Friday, April 22, 2016

A morning in Zinacantan in the state of Chiapas, Mexico

I just recently spent a week in the state of Chiapas in Mexico and what a wonderful time I had!  I explored the remote Chiapas highland villages, the Canyon de Sumidero to several of the Maya ruins surrounded by a dense jungle.  This particular day, I was in Zinacantan, a town up in the mountains 10 kilometers north-west of San Cristobal de Las Casas. 
Talk about perfect timing, it was Sunday, their market day.  Today the area is known for it agriculture, particularly in maize and flowers.  The construction of the Pan American Highway tremendously improved the mobility and prosperity of the town's population for they could easily transport their products to other markets.
The Zinacantan attire was unadorned prior to 1975.  Over the years it has evolved, now it is an explosion of color.
The color palettes and floral designs change every year. Reds and purples seem to dominate the shawls this year.
It was some Guatemalan refugees that came through the Highlands that showed the women of Zinacantan how to expand their heddle-brocaded designs with animal and floral motifs.  There are two main festivals, the Feast of Saint Sebastian in January and the Feast of Saint Lorenzo in August.  Every household is expected to wear new clothes for these occasions.  That would involve a new tunic for the husband, and a new skirt, blouse and shawl for the wife.  And that is a lot of time consuming embroidery work.
It was when some of the women accompanied their husbands to Merida where the flowers were to be sold, that they discovered that the Yucatec Maya women used antique Singer sewing machines to embroider their huipils.  
Sewing machines were purchased and this labor saving process took off.  The base cloth for the skirts and shawls are woven in advance.  The embroidery colors and designs are mapped out. Weeks prior to the festivals, all sewing machines are running at full capacity.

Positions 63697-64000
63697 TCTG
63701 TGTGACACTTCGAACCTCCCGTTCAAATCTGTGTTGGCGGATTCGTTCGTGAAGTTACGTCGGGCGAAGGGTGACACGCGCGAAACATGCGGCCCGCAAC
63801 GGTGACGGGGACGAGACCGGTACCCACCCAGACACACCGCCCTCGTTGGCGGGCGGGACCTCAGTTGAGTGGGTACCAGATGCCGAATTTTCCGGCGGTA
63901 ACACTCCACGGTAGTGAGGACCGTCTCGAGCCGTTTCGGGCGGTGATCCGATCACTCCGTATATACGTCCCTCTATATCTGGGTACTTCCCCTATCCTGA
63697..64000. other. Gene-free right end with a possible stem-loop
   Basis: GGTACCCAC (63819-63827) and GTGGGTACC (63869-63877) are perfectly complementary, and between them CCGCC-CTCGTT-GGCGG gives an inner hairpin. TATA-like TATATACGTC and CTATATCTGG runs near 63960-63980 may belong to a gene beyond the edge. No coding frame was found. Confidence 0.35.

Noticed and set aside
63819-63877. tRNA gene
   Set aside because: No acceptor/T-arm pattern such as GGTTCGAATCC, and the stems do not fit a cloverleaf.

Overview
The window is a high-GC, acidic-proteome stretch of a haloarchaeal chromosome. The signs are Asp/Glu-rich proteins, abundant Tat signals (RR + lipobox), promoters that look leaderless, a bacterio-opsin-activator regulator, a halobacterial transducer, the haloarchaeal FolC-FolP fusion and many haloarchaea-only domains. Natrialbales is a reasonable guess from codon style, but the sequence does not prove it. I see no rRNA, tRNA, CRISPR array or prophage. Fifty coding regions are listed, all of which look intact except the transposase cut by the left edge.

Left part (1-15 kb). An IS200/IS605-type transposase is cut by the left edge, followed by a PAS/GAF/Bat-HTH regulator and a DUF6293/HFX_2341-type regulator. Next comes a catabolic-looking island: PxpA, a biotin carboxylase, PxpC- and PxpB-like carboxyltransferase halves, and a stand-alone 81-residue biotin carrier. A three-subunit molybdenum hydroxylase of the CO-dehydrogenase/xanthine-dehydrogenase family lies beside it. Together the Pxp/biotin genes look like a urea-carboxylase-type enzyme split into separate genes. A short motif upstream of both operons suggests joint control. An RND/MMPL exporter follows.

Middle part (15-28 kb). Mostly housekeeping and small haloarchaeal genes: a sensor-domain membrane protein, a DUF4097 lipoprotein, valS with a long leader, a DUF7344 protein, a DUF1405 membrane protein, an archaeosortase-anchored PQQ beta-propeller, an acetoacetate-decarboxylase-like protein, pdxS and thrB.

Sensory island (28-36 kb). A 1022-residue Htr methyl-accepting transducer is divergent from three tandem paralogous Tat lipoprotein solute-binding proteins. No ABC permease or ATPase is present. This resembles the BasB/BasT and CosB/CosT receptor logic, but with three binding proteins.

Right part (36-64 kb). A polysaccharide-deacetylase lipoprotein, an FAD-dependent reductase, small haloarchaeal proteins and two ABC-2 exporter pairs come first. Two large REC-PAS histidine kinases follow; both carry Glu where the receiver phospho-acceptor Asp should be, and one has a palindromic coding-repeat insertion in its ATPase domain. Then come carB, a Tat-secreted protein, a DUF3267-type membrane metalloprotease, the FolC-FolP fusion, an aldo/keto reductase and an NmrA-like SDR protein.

This is the back side of the church where the market is setup every Sunday.
What a striking design!
Some women refuse to wear machine made designs.  Instead, a hand embroidered cross-stitch is used.
 Selecting some new yarns.
It was such a colorful day in every way.
Even the papel picadas flowing down from the entrance of the church were brilliant against the deep blue sky.

I had to laugh, these two dressed in their traditional attire were like every other young person around the world, the Iphone had not escaped their culture.
It was such a great morning and yes, I came away with two stunning shawls complete with the colorful tassels.  One machine embroidered and the other embroidered with cross-stitch.   I plan on using them as table runners.   
Chiapas is such an interesting and diverse state.  I was so intrigued with the week I spent there. I am working on an itinerary for a tour to Chiapas the end of February 2017.  Next month I will have the itinerary posted.  Please let me know if you are interested in joining me.

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